Well then, bring just a little of that energy into your interaction with your husband. Give him a little admiration — at least a proportional amount of sparkly eyes and peppy conversation. Offer him one fraction of the consideration you give your pals.
When I put it that way, doesn’t it seem a bit silly to stint him?
Here’s the thing. It’s really hard to be with someone for years and years and not see all their flaws, exclusively. Only an effort at admiration will overcome the tendency to devolve into a flaw-noticing machine. Want to survive with your marriage intact? This is it! This is the secret, I tell you!
For some reason, with our friends we are aware of how our own flaws must seem very evident to them. Yet with our spouses, we do the opposite: We assume that only his or her shortcomings are noticeable, and our behavior is the gold standard!
C. S. Lewis said, “In a perfect Friendship this Appreciative love is, I think, often so great and so firmly based that each… feels, in his secret heart, humbled before the rest.” (As an aside I will say that this is a good way to judge whether any person should be a friend…)
A marriage counselor was heard to say that the habit of despising a person is nearly impossible to recover from. Couples who are in “despise mode” get divorced. What is the antidote? Maybe nothing.
Don’t get to that point.
Keep despise mode far away by employing admiration and respect. Feed admiration and respect with gratitude. At the minimum, this vexing person you are married to accepts YOU. Who else would? I don’t kid myself that there is anyone else (of course, the Chief is far from vexing — he is amazing and treats me like a princess! Which makes it all the more astounding that he puts up with me.)
Now here is the practical part: Men and women need to be admired in different ways. (These ways are based on my own experience — feel free to discuss with each other what you actually think about what you would need to feel admired.)
Sure, there is a basic human level of appreciation that everyone can get on board with receiving. There are many books out there that will tell you what those are (hint: don’t criticize, don’t nag, try to understand the other’s point of view).
But to you husbands, I would like to say that your wife needs to be admired for her beauty, for her character, and for her devotion. It doesn’t hurt to let on that you appreciate all that. Letting her finish what she is saying and giving her the impression that listening was really worthwhile will go a long way to making her feel loved. Let a beat go by before you respond to show you’re giving it some thought. Don’t just wait impatiently to throw in your own stellar comment. Laugh at her jokes.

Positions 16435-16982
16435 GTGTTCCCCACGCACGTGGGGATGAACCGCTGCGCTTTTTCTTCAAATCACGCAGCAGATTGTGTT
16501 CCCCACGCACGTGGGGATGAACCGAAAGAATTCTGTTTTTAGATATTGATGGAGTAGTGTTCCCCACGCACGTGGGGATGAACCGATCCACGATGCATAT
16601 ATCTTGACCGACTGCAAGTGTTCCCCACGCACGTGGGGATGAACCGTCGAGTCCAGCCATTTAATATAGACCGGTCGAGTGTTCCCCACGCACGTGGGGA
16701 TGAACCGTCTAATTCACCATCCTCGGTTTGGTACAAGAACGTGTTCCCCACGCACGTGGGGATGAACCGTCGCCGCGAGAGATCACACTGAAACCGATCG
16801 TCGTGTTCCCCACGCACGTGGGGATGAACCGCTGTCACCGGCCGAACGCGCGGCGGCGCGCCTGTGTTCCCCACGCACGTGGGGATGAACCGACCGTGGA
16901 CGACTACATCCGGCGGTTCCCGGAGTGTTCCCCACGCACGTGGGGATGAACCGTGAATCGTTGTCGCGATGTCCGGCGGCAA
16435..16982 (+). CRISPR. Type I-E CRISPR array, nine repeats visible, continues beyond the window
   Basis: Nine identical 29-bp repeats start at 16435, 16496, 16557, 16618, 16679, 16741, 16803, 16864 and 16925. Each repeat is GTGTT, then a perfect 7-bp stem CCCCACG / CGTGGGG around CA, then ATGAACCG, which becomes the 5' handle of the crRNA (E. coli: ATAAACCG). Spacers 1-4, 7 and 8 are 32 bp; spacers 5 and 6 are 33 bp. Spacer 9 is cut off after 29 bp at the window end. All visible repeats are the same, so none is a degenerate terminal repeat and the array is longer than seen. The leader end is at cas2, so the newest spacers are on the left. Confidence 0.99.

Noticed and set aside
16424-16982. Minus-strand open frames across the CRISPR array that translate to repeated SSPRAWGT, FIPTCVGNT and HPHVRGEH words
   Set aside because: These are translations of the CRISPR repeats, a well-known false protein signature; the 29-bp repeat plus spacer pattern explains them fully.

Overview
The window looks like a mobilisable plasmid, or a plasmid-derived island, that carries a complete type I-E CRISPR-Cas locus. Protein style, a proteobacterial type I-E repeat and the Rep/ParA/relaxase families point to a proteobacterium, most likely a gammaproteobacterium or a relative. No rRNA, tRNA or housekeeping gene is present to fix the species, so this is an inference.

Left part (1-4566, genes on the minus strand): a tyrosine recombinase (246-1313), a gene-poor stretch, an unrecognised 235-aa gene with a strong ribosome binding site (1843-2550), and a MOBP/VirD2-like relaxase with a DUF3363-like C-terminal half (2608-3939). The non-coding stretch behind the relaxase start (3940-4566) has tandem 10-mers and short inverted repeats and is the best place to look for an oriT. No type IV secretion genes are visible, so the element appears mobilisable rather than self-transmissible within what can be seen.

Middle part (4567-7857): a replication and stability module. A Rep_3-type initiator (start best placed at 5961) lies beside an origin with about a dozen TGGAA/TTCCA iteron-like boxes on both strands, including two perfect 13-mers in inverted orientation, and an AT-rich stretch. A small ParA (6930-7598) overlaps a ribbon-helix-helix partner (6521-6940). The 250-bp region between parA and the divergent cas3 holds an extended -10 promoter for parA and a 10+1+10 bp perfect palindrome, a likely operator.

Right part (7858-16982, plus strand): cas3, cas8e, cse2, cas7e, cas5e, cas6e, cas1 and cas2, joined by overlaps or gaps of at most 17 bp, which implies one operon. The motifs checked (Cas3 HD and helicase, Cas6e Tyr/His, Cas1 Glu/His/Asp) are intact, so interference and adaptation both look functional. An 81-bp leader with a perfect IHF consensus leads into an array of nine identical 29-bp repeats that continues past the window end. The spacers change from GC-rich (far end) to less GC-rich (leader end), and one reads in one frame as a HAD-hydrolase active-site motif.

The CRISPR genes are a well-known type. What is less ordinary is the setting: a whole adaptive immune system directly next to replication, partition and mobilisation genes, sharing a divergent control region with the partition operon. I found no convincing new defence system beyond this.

I’ve sometimes noticed that a man will listen to any random person except his wife (talking about group conversations here), all but ignoring her. You’ve heard it before, you say? Try treating what she says at least as respectfully as your buddies’ possibly less than daisy-fresh remarks and watch her blossom. Take her insights seriously. She knows you and God put her there to tell you stuff you need to know.
To you wives, I’m warning you, we have no idea that a man must be loved as a man. Does your husband know you admire him? Can he be admirable if his one true love won’t glance on him with approbation? And do you further know that he wants to be admired for being strong (physically strong) and protective? For taking care of you and your (probably numerous, if you follow Secret #3) family? Why do we withhold this blessing from our man? Why do we refrain from openly admiring him?
Try giving him that look — that look that says “YOU are my man.”
The other day, I glimpsed a woman rolling her eyes in exaggerated disgust at her husband’s clumsiness — something trivial, I assure you. Something that she would have bent over backwards to cover up if it had been a friend of hers committing the gaffe. Ah, that’s the test, isn’t it? What does it profit you to treat your friends with patience if your own husband can’t make a mistake without the whole world knowing it?
Has there been bitterness between you? I’d be surprised if not. But try admiration first and then work your way up to forgiveness, rather than thinking that admiration and friendship will come later, when you’ve sorted things out.
Wives, when he comes in from wrestling with bears (or getting sand off the driveway or removing the guts of a mouse that the cat left on the mat, whichever the case might be), tell him how much you appreciate it.
Husbands, when she starts to tell you about something she read or wants to discuss an issue with a neighbor, listen with a smile.
Both of you, don’t let the children prevent you from listening to each other. They can wait their turn.
When you mess up, forgive each other readily. When there is a problem, address it in a friendly way rather than as a criticism. If there is something you need to repeat, tease lovingly or exaggerate wildly. Anything rather than that exasperation that dwindles to simple nagging…
The sad fact is that most people with marriage issues don’t realize that they are in a dull state of entitlement combined with a good amount of rudeness. We expect a self-help book or date night to rescue us, when really, all that will only help if we’ve grappled with some of of what seem to be ordinary moments and put some spunk into them.
Are you friends? Do you laugh together? That’s the key. That’s the secret!
*(Who am I to come up with secrets? These are thoughts from almost 35 years of marriage and from many conversations with friends whose marriages have also weathered many storms.)